It’s the first day of summer and the sun is shining high. But don’t get too comfortable, because hacking season is always in full swing.
Ransomware encrypts and locks the files that are most precious to you. So don’t leave them vulnerable. Backing them up is a good strategy. Take advantage of the free storage provided by Box, OneDrive, Google Drive, and others, and back up your data frequently. Beware though—your cloud service may back up infected files if you don’t act quickly enough. Investing in an external hard drive is a good option.
Attacked? Don’t Panic.
Your first move should be to contact the authorities, including the police and the FBI’s Internet Crime Complaint Center. Then ascertain the scope of the problem by going through your directories and determining which of your user files is infected. If you do find documents that have odd extension names, try changing them back—some ransomware users “fake” encryption, which merely changes the file names without actually encrypting them.
The next step is identification and removal. If you have a paid anti-malware solution, scan your hard drive and try contacting your vendor’s tech support and help forums. Another excellent resource is NoMoreRansom.com’s Crypto-Sheriff, a collection of resources and ransomware uninstallers from Intel, Interpol, and Kaspersky Lab that can help you identify and begin eradicating the ransomware from your system with free removal tools.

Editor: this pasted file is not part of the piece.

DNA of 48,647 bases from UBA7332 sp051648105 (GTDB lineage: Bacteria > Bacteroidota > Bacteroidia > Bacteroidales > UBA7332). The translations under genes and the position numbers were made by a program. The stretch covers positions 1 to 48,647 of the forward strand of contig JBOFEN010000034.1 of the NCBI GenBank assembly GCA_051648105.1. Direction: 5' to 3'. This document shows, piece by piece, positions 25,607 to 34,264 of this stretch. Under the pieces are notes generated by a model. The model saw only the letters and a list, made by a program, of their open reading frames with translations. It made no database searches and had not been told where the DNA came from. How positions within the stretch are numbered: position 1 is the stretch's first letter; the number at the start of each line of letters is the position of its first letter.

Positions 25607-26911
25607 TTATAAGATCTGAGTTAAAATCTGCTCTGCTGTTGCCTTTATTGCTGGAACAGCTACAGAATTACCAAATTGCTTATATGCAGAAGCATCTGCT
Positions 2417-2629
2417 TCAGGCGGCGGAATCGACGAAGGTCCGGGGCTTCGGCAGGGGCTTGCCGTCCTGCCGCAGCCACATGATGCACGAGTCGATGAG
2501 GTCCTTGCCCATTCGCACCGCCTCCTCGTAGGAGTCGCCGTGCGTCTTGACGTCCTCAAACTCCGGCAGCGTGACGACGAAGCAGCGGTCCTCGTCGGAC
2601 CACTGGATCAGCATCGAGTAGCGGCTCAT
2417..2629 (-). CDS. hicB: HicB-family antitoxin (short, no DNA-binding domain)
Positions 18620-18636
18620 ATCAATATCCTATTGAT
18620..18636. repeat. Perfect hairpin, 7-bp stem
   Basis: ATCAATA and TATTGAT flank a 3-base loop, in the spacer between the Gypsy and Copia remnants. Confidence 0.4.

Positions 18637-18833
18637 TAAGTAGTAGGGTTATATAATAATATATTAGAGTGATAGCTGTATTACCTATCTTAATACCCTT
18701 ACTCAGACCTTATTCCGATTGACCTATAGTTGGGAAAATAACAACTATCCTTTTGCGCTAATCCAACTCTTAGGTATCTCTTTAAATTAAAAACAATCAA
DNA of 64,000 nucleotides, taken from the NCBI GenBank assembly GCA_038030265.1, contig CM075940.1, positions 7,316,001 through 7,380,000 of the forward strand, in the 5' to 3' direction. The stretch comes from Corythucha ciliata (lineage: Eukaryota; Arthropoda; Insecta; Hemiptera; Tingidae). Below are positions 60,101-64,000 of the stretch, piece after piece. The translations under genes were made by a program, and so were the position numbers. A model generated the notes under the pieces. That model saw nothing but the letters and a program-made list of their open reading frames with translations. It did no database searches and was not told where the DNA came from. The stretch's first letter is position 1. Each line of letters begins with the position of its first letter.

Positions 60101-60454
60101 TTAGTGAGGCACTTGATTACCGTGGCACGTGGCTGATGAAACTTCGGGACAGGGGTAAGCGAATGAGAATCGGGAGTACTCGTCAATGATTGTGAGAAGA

Preventative Action: 7 Tips for your Digital Safety
Maintaining healthy digital habits and common sense practices can help mitigate your exposure to malware and ransomware.
- Keep your PC up to date via Windows Update. Some programs won’t even attack Windows 10, choosing instead Windows XP and older Windows operating systems.
- Ensure you have an active firewall and anti-malware solution in place. Windows Firewall and Windows Defender are barely adequate, and a good third-party anti-malware solution is far better.
- Don’t rely on antimalware to save you, however. Experts at RSA say that antivirus companies are just getting around to addressing ransomware, and their protection isn’t guaranteed.
- Ensure that Adobe Flash is turned off, or surf with a browser, like Google Chrome, that turns it off by default.
- Turn off Office macros, if they’re enabled. In Office 2016, you can ensure they’re off from the Trust Center > Macro Settings, or just type “macros” in the search box at the top, then open the “Security” box.
- Don’t open questionable links, either on a webpage or especially in an email. The most common way you’ll encounter ransomware is by clicking on a bad link. Worse still, about two-thirds of the infections tracked were on more than one machine, implying that infected users forwarded the link and exposed more people.
- Likewise, stay out of the bad corners of the Internet. A bad ad on a legitimate site can still inject malware if you’re not careful, but the risks increase if you’re surfing where you shouldn’t.